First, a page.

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This is a member of the Bean Family and is related to Redbud, Honeylocust, Kentucky Coffeetree, and Wisteria, as well as other Locust Tree species. Its many interesting characteristics make it a great tree to study.

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Coulter Pine

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While hiking on Mount Hamilton in California, it was impossible not to notice a few impressively-sized pine cones on the ground. The cones were extremely spiny and exuded a sticky substance that was noticeable when they were picked up.

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The Coulter Pine is also known as Big-cone Pine; this species is named after Thomas Coulter, an Irish botanist and physician. Coulter Pine needles occur in bundles of three and are 6 to 12 inches long.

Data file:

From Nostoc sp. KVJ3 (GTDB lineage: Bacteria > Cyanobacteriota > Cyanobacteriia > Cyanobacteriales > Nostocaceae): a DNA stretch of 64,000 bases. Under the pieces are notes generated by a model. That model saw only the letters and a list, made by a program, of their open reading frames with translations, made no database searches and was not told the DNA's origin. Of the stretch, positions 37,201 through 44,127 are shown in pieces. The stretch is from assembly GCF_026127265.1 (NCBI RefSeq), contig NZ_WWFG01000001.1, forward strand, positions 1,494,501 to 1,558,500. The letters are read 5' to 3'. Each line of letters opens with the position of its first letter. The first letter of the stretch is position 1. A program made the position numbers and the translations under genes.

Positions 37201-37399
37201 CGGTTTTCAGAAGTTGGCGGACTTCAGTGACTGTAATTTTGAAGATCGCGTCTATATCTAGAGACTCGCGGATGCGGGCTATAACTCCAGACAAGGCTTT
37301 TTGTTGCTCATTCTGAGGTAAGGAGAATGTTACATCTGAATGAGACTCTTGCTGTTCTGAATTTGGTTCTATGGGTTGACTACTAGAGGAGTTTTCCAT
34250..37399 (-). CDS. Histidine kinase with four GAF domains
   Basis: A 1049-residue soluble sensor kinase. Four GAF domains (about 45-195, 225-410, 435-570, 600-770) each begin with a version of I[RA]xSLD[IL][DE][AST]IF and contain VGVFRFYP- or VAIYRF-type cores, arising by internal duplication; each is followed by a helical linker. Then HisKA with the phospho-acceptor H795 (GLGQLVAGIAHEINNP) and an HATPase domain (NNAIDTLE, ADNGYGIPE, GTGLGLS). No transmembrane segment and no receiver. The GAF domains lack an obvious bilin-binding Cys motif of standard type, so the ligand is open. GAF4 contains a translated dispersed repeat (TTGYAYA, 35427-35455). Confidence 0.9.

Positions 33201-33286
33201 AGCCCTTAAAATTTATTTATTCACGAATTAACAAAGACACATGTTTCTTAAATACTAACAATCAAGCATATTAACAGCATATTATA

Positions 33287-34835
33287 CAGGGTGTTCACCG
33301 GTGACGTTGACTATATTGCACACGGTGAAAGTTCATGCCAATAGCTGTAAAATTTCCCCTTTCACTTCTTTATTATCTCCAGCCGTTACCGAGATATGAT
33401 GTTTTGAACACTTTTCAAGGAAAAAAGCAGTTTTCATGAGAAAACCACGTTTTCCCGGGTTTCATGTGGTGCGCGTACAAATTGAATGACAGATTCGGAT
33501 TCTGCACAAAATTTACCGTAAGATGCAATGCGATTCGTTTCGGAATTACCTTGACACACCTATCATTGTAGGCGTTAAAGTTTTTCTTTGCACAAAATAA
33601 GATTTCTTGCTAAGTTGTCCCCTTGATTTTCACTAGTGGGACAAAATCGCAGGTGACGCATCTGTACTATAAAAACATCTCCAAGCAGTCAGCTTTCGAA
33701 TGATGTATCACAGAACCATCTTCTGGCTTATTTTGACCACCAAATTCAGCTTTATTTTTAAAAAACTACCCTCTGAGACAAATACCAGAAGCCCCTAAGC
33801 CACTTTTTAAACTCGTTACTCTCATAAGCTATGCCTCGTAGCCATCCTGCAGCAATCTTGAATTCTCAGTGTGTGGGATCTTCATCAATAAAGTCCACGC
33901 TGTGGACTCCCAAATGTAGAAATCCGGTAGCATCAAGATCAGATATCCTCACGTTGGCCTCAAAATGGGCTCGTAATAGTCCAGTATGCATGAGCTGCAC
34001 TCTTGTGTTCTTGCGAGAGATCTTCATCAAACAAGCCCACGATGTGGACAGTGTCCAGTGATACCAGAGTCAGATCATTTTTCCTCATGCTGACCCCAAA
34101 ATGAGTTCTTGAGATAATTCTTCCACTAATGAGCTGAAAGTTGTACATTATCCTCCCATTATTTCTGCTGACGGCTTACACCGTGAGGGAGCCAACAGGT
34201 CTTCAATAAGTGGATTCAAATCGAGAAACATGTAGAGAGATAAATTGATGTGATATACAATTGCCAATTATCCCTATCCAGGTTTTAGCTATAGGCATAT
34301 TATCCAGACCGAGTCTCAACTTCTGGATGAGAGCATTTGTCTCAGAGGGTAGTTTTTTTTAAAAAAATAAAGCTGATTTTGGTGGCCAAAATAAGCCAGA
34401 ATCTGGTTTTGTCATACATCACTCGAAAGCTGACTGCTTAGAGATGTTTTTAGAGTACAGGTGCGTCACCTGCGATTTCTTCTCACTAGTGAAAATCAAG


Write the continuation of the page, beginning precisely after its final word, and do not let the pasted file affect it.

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This tree produces the heaviest cone of any pine tree. Old time lumberjacks called them “widow makers” because the cones occasionally killed loggers when they fell. People are advised to wear hardhats when working in Coulter Pine groves.

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This evergreen is native to the coastal mountains from central California to the Baja peninsula. The tree’s crown is broad, thin and irregular.

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Its bark is dark gray to black, deeply rugged with scaly ridges. It can reach heights of 75 feet with a straight to contorted trunk up to 3 feet in diameter.

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For its flower, male cones are yellow in tight clusters, while female cones dark red-brown. This is a slow growing species, reaching only 20 feet in 20 years. Given the proper conditions, the trees can live up to 100 years.

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Their massive spiny cones, can be as long as 20 inches and weigh more than 10 pounds. This was a neat tree to spend time with on my California visit.


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Red Pine